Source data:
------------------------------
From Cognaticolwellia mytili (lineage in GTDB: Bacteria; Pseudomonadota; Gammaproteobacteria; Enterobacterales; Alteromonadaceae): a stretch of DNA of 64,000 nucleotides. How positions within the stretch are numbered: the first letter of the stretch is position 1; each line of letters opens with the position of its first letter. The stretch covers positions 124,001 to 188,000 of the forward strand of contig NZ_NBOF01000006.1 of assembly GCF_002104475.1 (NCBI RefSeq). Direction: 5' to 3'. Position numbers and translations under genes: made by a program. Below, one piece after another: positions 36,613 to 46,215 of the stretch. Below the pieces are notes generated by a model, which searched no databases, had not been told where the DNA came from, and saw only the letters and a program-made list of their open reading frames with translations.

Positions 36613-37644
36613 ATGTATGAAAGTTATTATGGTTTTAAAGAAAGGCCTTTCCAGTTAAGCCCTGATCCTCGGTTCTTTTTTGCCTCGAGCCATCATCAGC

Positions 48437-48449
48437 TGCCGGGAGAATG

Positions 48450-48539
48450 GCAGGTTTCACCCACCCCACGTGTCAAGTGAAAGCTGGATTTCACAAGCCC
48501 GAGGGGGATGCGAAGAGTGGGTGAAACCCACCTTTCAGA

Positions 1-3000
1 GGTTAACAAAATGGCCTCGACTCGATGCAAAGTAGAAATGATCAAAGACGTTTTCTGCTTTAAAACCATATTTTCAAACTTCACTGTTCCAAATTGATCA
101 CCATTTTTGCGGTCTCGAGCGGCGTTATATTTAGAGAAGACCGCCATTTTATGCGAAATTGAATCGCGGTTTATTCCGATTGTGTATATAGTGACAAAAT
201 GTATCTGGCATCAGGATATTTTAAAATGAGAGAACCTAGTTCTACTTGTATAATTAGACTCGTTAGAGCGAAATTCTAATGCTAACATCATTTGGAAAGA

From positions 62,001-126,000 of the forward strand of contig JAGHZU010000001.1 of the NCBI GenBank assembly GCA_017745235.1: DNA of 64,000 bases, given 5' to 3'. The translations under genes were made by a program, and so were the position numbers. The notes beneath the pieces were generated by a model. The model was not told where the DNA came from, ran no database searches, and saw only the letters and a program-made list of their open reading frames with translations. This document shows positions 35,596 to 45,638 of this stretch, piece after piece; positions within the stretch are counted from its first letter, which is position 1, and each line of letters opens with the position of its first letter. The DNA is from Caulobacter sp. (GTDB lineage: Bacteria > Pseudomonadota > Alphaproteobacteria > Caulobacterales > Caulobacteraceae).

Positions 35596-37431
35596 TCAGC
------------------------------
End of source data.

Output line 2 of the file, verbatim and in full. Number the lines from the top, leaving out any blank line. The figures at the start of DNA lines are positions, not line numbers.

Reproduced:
Positions 36613-37644